This past weekend I took a short trip to Edinburgh, Scotland with my friends Raleigh and Kelly. We woke up at 3:30 AM to catch a bus from Roehampton to Baker Street in Central London, and then the easyBus from there to Stanstead London airport. It was quite an early morning, and we made it to the airport in time to see the sunrise. Since it was only a short weekend trip, we didn’t have to bring much at all and I squeezed all my stuff into only a backpack. Plus, easyJet and Ryannair flights only allow really small pieces of luggage to carry on, or else you have to pay like 40 pounds extra. I’m already nervous about having to pack for my 11 day reading week trip and squeezing everything into a tiny duffel bag! Anyway, our flight was a quick and simple hour in the air, and before we knew it the three of us were on the ground in Scotland. We took a short bus ride from the airport into the main part of the city, hopped off, and found an adorable café to eat breakfast because we were starving by then. Kelly ordered the traditional Scottish breakfast, which is almost exactly like an English breakfast, but with the addition of Haggis (I will explain that a little later on). I got a delicious ham and cheese sandwich with a fried on top! With full stomachs and droopy eyes, we found our hostel after a short five minute walk… keep in mind we did ALL of that travelling and managed to get to our hostel on Friday morning at 11:00 AM. Impressive stuff. Because our room wasn’t available at check in, our hope to lie down for an hour was quickly crushed, and we ventured back out into the city.
The hostel we stayed at was called Castle Rock Hostel and it was such a cool place. For some reason it seemed kind of hippie-ish to me, with weird paintings on the walls and all sorts of various strange decorations. There was a range of all different kinds of people staying there, but we finally got put in a room later that day with ten beds, which were occupied with at least four other Americans which was really awesome. The hostel had a big “backpacker” kind of vibe and was just really chill, colorful, and fun. The hostel was also in a perfect location. It was literally RIGHT next to the breathtaking castle and also only a minute’s walk away from two main roads of restaurants and shops. Edinburgh itself isn’t the biggest city ever, although it is the capital of Scotland, but it was the perfect size to explore for just a weekend. I also liked that it wasn’t too big so we had the opportunity to walk everywhere we wanted.
So we continued to explore Edinburgh ourselves that morning, walking up to the castle (which is actually above a volcano) and taking pictures with the amazing view at the top. The road leading up to the castle is called “Royal Mile,” which we also walked down and stopped in many little shops with souvenirs and Scottish things. Almost all the shops sold different variations of the same things: postcards, Union Jack printed items, cashmere scarves & gloves, hats, earmuffs, knitted sweaters… that kind of stuff. They also really played up the Scottish phrase “wee,” meaning little/small, and so many stores had the sign “a wee gift from Scotland.” Scotland is also known for its whisky (spelled with no “e”), and the Royal Mile even had its own Scotch & Whisky Experience attraction. There were so many places selling items with the tartan print (or plaid-like design we know). We had a good time browsing through all the stores, especially since going inside gave us a little warmth. The two days we had in Scotland were beautiful and sunny, but REALLY COLD at the same time, especially with the wind blowing. Raleigh and I decided to buy matching hats because we didn’t want our ears to freeze off!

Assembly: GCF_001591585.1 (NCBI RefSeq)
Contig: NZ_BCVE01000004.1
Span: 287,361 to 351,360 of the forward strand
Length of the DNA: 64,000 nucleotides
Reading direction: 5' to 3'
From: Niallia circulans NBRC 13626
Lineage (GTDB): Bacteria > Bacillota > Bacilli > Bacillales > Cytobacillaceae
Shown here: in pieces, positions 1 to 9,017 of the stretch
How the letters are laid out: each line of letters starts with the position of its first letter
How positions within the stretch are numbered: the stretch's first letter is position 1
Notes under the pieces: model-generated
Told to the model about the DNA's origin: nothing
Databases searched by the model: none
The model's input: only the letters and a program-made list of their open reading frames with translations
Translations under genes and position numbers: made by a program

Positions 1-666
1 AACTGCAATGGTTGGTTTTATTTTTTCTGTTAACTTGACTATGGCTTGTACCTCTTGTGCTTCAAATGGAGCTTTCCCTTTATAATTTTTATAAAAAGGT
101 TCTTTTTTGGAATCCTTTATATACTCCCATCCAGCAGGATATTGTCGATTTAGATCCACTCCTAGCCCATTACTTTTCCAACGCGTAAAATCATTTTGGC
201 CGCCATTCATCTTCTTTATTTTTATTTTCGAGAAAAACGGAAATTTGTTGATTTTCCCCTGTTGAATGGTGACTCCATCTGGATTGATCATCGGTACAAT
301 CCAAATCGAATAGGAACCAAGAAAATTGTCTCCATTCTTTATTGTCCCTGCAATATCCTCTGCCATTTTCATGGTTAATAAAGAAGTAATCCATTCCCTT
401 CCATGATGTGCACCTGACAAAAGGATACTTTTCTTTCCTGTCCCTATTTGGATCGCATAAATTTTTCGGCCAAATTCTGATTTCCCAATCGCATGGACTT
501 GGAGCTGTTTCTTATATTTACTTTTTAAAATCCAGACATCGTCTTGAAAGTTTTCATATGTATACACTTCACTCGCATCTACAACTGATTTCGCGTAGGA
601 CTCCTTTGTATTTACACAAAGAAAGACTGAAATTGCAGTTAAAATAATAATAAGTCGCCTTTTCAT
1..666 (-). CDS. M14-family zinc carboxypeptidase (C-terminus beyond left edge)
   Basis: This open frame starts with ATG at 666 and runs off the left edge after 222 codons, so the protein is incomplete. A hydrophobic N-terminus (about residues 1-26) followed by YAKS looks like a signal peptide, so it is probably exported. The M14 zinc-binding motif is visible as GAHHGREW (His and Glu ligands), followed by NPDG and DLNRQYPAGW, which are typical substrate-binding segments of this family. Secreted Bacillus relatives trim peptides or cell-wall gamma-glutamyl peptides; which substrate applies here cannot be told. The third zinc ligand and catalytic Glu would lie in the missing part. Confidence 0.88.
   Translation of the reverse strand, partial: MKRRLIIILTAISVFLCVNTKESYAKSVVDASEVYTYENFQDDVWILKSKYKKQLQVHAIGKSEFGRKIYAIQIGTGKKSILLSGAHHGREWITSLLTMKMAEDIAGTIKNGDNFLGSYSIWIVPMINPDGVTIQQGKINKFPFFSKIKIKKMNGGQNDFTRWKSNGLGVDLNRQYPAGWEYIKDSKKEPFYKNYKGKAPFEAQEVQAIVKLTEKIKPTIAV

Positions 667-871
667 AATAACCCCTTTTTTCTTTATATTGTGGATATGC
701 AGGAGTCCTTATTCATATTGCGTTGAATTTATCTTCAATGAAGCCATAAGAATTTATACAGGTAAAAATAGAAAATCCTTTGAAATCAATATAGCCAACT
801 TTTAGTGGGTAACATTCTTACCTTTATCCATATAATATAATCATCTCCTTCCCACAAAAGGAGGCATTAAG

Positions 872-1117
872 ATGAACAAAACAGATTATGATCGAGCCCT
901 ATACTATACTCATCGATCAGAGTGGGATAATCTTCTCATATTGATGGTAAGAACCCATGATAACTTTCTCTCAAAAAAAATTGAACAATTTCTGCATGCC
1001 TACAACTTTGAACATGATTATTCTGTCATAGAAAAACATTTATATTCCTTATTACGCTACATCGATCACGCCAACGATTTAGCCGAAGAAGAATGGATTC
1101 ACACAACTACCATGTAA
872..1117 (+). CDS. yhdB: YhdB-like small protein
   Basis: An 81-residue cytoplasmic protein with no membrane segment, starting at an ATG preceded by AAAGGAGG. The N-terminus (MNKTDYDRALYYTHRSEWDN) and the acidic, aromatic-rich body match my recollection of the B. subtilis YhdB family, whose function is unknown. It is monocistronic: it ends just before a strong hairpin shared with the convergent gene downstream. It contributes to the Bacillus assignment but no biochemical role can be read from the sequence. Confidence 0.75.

After walking around a bit, Raleigh, Kelly and I found the meeting point down Royal Mile where they offer a free three hour walking tour of the city. We signed up quickly, got some hot chocolate from Starbucks to warm us up, and joined a group to see some more of the city. Our tour guide’s name was Julia and she was originally from Australia, but has been living in Scotland for about six years. She took us to different places all really close to each other in the central part of Edinburgh, and pointed out places with historic value. She also told some really entertaining stories about brutal consequences for law-breaking back in the old days. We had a 15 minute break in the middle of it, and she suggested to go buy the soft drink “Irn Bru.” It isan orange drinkk that I bought from a convenience store, and is Scotland’s number one soft drink… apparently selling more than Coke and Pepsi combined! I tried it with some pretty high expectations, but honestly it just tasted like cotton candy medicine and I ended up throwing it out after a few sips. I’m still glad I tried it though! My favorite part of the tour was when Julia took us to Greyfriars Kirkyard (a cemetery) and gave us some history about it. She told us a story about a dog named Bobby, who was owned by the graveyard’s night watchman (John Gray). They were inseperable for two years until the owner died, and left the dog all alone. For 14 more years, Bobby returned to sit on his owner’s grave each day until the end of his life, and is now referred to as “the most loyal dog in the world.” His grave is right outside the graveyard and has a statue in front of a restaurant in his name. Greyfriar Bobby’s statue is the number one most photographed statue in Scotland! You can now add me to the list of the tons of people who have taken a picture with the adorable dog statue. It was such a heartbreaking story!